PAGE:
When I first met John Freeman years ago, he was rumored to be the most productive book reviewer in the country. As president of the National Book Critics Circle, he shook that organization out of its slumber. And then he went on to edit Granta, drawing in dozens of prominent writers and raising the magazine’s prominence around the world.

But it’s been little more than a year since he stopped editing Granta, and during that time he’s been teaching in New York and writing his own books at the pace of a mere mortal.

Nobody expected that to last long.

Now comes word that he’s back with his most ambitious and personal project yet: Grove/Atlantic and the New School have announced that Freeman will edit a series of anthologies called “Freeman’s.”

“I missed the collaboration that comes with literary journal life,” he said, “that sense of engagement and shared purpose and sleeplessness.”

If there’s one thing Freeman knows better than books, it’s sleeplessness.

Earlier this year, while editing an anthology about New York and economic inequality, he began considering how he could continue the kind of work he enjoyed doing so much at Granta. He developed a proposal that sounds a little like Lapham’s Quarterly: an anthology of fiction, nonfiction and poetry built around a theme — but all the pieces in “Freeman’s” will be new.

“I want it to be a home for the long form,” Freeman said from London, “as well as writing that feels possessed, like only that writer could have done it. I hope it introduces new writers, and coaxes great ones to do something other than book-length writing. There will probably be a photo essay in the middle.”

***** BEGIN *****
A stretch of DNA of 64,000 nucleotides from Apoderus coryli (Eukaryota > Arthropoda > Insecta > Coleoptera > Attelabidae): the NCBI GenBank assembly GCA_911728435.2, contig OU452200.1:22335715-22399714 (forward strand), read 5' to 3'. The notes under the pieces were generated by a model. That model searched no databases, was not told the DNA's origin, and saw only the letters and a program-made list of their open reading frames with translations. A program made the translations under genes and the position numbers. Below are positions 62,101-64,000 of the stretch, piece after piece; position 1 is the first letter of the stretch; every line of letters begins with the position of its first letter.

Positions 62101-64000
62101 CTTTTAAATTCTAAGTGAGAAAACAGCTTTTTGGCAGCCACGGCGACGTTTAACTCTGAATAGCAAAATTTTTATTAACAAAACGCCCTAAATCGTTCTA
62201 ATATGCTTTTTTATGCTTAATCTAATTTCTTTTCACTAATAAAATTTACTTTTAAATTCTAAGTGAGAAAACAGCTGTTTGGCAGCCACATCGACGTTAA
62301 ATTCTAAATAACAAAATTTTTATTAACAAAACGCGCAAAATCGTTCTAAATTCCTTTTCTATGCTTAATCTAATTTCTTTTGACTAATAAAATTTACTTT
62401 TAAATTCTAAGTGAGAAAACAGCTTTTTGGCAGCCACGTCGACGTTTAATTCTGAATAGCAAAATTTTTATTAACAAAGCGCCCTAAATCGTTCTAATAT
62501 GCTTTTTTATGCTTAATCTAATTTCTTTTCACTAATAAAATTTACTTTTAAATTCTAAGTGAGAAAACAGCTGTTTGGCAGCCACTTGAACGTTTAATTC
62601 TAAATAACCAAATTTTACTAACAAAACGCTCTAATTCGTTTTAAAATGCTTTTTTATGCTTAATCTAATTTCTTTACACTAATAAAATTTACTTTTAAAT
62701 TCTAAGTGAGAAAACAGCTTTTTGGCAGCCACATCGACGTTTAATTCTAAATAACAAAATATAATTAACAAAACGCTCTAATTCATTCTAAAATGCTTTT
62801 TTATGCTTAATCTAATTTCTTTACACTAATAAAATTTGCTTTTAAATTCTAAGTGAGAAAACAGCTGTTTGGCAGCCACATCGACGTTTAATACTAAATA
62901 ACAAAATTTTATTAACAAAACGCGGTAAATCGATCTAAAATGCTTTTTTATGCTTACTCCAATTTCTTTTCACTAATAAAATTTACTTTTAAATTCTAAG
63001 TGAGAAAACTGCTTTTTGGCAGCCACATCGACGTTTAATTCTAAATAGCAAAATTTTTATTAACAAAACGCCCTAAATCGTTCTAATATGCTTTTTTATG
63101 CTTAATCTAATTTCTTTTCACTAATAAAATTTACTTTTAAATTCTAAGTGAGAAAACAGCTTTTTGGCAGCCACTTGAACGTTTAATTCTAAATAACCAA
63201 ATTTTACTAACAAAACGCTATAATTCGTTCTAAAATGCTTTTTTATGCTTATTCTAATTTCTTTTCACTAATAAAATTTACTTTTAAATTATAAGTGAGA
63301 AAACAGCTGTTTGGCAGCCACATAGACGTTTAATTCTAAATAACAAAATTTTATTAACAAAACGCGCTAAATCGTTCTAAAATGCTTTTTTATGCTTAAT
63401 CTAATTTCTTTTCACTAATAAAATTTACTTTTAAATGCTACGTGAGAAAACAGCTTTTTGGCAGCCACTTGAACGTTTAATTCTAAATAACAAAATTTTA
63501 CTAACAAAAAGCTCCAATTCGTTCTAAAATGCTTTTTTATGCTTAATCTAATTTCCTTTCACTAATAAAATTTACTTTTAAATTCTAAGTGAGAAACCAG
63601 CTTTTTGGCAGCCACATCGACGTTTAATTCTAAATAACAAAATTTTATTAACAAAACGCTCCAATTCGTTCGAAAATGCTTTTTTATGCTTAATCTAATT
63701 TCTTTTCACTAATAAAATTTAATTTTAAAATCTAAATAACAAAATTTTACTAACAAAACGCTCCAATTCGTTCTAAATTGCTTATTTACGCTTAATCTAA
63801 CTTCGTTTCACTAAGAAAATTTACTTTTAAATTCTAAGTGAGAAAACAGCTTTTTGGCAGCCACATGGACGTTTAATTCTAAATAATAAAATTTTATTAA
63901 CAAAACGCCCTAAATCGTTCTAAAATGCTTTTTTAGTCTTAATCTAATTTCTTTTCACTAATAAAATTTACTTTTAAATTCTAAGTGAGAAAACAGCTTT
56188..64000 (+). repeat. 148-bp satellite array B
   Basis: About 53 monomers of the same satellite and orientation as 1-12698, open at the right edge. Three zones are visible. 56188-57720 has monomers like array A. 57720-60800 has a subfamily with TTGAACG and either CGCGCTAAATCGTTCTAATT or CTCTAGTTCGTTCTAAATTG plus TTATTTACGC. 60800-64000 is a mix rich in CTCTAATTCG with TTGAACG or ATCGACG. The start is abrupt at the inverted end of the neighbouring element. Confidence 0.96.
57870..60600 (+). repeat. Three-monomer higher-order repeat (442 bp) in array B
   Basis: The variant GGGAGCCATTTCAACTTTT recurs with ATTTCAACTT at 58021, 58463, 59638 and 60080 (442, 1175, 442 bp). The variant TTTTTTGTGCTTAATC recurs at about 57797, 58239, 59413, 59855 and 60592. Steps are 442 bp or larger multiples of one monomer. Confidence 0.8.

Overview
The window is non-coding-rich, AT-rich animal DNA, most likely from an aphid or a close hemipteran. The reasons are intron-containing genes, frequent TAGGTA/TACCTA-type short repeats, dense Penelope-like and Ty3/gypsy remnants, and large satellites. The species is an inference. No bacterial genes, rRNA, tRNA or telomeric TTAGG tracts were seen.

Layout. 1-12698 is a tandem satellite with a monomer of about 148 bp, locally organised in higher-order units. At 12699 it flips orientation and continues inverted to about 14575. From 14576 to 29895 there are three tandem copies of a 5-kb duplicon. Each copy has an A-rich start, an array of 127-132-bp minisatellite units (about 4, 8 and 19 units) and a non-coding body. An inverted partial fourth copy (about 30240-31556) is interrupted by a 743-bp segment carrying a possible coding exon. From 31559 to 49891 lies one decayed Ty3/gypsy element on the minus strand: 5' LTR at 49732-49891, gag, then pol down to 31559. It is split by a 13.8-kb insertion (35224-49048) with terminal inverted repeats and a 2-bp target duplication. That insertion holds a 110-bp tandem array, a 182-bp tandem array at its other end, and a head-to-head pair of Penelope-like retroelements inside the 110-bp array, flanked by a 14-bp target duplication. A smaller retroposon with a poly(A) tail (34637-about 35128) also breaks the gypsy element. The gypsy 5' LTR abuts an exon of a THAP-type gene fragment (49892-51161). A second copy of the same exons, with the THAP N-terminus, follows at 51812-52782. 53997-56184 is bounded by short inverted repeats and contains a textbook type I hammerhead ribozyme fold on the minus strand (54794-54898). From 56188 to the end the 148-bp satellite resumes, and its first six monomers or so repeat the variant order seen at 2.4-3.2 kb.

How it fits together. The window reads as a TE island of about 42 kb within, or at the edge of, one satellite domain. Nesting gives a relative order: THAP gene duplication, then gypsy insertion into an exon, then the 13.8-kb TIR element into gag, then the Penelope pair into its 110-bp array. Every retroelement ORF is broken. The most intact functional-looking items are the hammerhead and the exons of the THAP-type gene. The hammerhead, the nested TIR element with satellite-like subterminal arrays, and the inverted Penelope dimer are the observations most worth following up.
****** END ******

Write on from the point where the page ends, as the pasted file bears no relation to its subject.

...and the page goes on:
Come to think of it, that sounds a lot like Granta.

Freeman will assemble his themed anthologies from submissions and assigned pieces. He thinks of his ideal reader as “people who are curious, crazed for fiction, morally engaged, disturbed by the status quo, and who want a reliable guide for the best writers alive.”

The current plan is to publish two anthologies a year. “One of the most common complaints about journals,” he said, “is that they come out too frequently for most of their subscribers to keep up.” His first anthology — paperback, possibly with flaps — should appear in October 2015. Details are still developing, but he’s exploring the option of selling the anthology in bookstores and by subscription.

Grove/Atlantic used to distribute Granta in bookstores, so president and publisher Morgan Entrekin already knows Freeman. “He’s one the great forces in American letters,” Entrekin said. “To me the idea is that you create a little bit of a brand and continuity so that every time we’re not starting from scratch. You can tell from John’s track record that he’s capable of producing very high quality on whatever theme or subject that we choose together.”

Entrekin likens “Freeman’s” to “The Best American Short Stories” series published by Houghton Mifflin Harcourt. But that comparison only goes so far. “We’re kind of thinking that we’re inventing a new form — the journalogy? the anthournal?”